Civ. No. 2054.
November 6, 1917.
APPEAL from a judgment of the Superior Court of Santa Clara County. W. A. Beasly, Judge.
The facts are stated in the opinion of the court.
F. J. Solinsky, and Frank R. Wehe, for Appellants.
Beggs McComish, for Respondent.
This is an appeal from a judgment in plaintiff's favor in an action brought to enjoin the sale of his property upon an execution issued upon a judgment of a justice's court rendered against the plaintiff herein in an action for work and labor, and also for goods furnished in connection with the operation of a mine, and which judgment defendant claims to be void.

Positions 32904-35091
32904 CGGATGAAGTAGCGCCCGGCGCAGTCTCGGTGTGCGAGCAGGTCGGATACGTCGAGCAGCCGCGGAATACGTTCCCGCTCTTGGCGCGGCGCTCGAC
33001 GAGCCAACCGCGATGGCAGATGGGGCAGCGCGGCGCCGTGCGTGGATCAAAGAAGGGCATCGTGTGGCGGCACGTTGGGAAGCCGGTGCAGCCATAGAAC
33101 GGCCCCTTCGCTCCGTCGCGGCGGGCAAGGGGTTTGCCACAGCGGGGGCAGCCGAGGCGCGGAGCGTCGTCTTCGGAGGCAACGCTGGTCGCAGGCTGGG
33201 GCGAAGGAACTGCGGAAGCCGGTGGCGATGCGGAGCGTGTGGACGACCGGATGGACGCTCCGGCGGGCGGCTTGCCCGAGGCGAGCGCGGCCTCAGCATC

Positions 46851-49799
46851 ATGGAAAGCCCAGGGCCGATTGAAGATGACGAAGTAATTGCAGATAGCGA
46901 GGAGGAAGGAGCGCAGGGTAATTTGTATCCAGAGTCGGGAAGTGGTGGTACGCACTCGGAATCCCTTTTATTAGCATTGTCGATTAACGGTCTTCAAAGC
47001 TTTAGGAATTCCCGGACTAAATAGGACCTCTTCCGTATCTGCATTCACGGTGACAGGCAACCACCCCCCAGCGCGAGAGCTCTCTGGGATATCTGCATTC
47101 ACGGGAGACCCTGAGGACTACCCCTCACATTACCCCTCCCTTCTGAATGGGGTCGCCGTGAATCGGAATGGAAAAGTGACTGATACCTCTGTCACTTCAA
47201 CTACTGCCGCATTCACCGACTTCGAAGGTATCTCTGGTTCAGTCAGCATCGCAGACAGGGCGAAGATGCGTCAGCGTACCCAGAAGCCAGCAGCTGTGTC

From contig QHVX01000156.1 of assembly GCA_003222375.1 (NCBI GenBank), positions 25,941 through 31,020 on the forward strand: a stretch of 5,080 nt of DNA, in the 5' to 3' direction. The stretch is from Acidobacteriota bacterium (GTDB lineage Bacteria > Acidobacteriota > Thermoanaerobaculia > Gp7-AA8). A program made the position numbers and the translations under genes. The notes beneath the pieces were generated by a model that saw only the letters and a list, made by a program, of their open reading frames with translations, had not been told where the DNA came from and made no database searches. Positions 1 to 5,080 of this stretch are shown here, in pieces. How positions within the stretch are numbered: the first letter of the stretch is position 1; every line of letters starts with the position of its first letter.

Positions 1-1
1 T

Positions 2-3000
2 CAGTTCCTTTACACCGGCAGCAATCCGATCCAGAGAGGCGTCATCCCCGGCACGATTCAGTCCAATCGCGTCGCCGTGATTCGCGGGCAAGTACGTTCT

The facts of the case are these: On or about January 29, 1909, W. A. Lloyd, one of the defendants herein, commenced an action in the justice's court of Mokelumne Township, county of Calaveras, against the plaintiff herein for three certain claims for work and labor, and goods alleged to have been furnished to said plaintiff and for which he had not been paid. Summons was duly issued and served in said action, and the defendant therein presently appeared by his attorney and filed a demurrer. The court, as affirmatively appears by its docket, set the hearing upon said demurrer for May 15, 1909, at 3 o'clock P. M. This date fell upon Saturday, and the stated time of hearing and trial of the issues of law raised by said demurrer was Saturday afternoon, which under the statute is a legal holiday. The defendant did not appear in person or by counsel at said time; but notwithstanding the foregoing facts the court proceeded to hear and overrule said demurrer and to order that defendant be given ten days to answer. The docket of the justice contains this entry: "Demurrer overruled. Defendant given ten days to answer, and so notified by U.S. mail." No answer being filed within the allotted time, judgment was rendered against the defendant for the sum of $215.75 and costs. No notice of the rendition of this judgment was shown to have been given the defendant, and nothing further was done in the case until somewhat more than a year later, when, as the justice's docket shows, the judgment was docketed in the judgment docket of the superior court of that county, and an execution was issued to the sheriff of Santa Clara County, which was on September 10, 1910, returned unserved. On April 13, 1913, the plaintiff in said former action caused another execution to be issued, directed to the sheriff of Santa Clara County, with an instruction to him to levy upon the property involved in this action, which was done. Thereupon and on May 13, 1913, the defendant in that action appeared in said justice's court and moved the court to set aside the said default and judgment, which motion the court denied, whereupon he instituted the present action to enjoin the levy of said execution and the sale of his said property thereunder, setting forth in his complaint the foregoing facts, and further averring that he had no notice or knowledge of the rendition or entry of said judgment until the attempted levy of said last execution in May, 1913; and further alleging that he never owed said W. A. Lloyd anything, and that said Lloyd never had any cause of action against him and that he had a substantial defense to said former action upon the merits. The sheriff presented no defense to this action, but his codefendant, W. A. Lloyd, answered, and upon the issues thus tendered the trial court gave judgment in plaintiff's favor, from which judgment the defendant Lloyd prosecutes this appeal.